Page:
COVID-19 and Aged Care: Some Previous Articles That Providers May Find Helpful

Since the COVID-19 pandemic commenced, Aged Care Essentials has provided articles to assist aged care providers in continuing to do what they do best - caring for residents. Below you'll find some of our most read articles of the last year.

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Is Your Risk Management System Effective Enough to Pass an Aged Care Quality Assessment?

With the upcoming Serious Incident Response Scheme and the ongoing threat of COVID-19, risk management in residential aged care is a hotter topic than ever before. It’s not a question of if the Aged Care Quality and Safety Commission (ACQSC) will assess your risk management system, but when.

In today’s article we explain what an effective Risk Management System looks like and how you can demonstrate that you have one for the purposes of an assessment.

 

Risk Management Requirements Under the Aged Care Quality Standards

Standard 8(3)(d) of the Aged Care Quality Standards requires aged care homes to demonstrate effective risk management systems and practices, including but not limited to the following:

  • managing high-impact or high-prevalence risks associated with the care of consumers
  • identifying and responding to abuse and neglect of consumers
  • supporting consumers to live the best life they can.

 

The Board is Chiefly Responsible for Meeting this Requirement

Requirement 8(3)(d) is part of Standard 8 – Organisational Governance. The organisational statement for Standard 8 says “The organisation’s governing body is accountable for the delivery of safe and quality care and services.”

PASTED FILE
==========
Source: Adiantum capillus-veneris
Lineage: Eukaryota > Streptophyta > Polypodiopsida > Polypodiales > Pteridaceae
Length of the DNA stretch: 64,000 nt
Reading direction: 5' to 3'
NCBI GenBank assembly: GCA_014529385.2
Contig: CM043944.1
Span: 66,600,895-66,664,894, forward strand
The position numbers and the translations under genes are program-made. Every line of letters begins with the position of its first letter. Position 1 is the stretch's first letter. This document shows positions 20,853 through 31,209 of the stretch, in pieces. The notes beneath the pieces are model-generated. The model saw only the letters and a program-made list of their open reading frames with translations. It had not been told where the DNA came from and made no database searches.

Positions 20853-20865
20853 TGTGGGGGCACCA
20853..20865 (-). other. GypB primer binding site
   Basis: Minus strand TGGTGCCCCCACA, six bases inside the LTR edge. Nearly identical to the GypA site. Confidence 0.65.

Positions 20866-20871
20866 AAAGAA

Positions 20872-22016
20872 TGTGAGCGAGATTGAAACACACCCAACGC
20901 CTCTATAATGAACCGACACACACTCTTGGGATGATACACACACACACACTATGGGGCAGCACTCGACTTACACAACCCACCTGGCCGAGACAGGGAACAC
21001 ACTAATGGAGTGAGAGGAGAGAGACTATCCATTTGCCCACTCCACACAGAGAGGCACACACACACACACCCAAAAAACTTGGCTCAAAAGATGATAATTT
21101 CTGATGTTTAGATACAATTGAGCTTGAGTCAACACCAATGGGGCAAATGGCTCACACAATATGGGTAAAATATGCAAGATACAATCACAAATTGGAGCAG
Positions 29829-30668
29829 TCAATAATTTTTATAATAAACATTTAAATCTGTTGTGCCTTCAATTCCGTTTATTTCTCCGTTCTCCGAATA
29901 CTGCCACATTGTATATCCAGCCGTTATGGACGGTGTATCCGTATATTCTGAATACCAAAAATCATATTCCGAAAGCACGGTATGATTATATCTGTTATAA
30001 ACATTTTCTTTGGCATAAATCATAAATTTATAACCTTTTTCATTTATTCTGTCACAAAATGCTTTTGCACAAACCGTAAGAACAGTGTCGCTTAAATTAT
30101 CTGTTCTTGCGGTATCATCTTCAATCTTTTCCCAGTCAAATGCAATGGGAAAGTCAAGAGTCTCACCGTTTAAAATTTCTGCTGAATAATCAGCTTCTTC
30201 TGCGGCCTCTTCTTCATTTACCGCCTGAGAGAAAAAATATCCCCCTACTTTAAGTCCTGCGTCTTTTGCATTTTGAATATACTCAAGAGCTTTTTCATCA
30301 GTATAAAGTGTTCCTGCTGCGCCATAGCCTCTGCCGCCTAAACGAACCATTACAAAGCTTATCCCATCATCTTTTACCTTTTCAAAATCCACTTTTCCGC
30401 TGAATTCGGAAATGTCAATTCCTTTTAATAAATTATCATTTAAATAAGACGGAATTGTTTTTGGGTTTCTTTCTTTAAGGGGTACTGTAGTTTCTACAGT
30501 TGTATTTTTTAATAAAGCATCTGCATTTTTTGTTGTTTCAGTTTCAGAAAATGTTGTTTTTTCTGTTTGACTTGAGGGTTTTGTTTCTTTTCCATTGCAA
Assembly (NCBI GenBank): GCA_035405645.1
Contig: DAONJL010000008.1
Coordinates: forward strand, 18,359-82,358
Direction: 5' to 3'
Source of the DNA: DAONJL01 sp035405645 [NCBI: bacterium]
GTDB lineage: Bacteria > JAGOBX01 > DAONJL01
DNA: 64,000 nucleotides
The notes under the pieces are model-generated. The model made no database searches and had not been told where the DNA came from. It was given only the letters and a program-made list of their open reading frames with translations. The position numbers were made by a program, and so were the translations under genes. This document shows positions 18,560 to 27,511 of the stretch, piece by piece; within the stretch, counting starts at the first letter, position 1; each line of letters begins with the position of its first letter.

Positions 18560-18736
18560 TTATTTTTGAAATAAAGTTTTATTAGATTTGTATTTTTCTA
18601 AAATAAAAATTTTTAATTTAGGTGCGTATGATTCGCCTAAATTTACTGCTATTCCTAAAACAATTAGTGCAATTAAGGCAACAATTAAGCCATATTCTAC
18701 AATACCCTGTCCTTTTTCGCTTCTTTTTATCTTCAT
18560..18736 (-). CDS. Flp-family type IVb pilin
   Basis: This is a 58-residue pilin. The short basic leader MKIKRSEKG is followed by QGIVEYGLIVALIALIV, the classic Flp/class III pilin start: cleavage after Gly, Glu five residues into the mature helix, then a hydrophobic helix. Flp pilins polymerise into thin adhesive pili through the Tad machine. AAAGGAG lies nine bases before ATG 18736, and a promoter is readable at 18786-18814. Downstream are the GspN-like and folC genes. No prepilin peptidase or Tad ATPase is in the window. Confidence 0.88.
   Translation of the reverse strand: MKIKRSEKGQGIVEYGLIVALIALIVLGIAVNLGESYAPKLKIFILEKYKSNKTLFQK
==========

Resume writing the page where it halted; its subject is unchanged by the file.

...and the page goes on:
This means that your governing body (often referred to as “the Board”) has chief responsibility for meeting this requirement.

 

What is a “Risk Management System”?

A Risk Management System (also known as Enterprise Risk Management or ERM) is a structured process that helps your organisation predict future events that may impact your activities, and allows you to take appropriate actions to address the likelihood of the event happening, and/or the impact of the event should it occur.

Not all of these “future events” will have a negative impact. Some will present opportunities to support innovation and improve the quality of the care and services that is provided to consumers.

Notably, a Risk Management System a structured process. It is not ad hoc. It involves all staff recording relevant information in the same place in the same way; and it involves scheduled reviews by the Board.

For more information see our article: Top 5 Risks that Keep Residential Aged Care Managers Up at Night.

 

What are “Effective risk management systems and practices”?

An effective Risk Management System: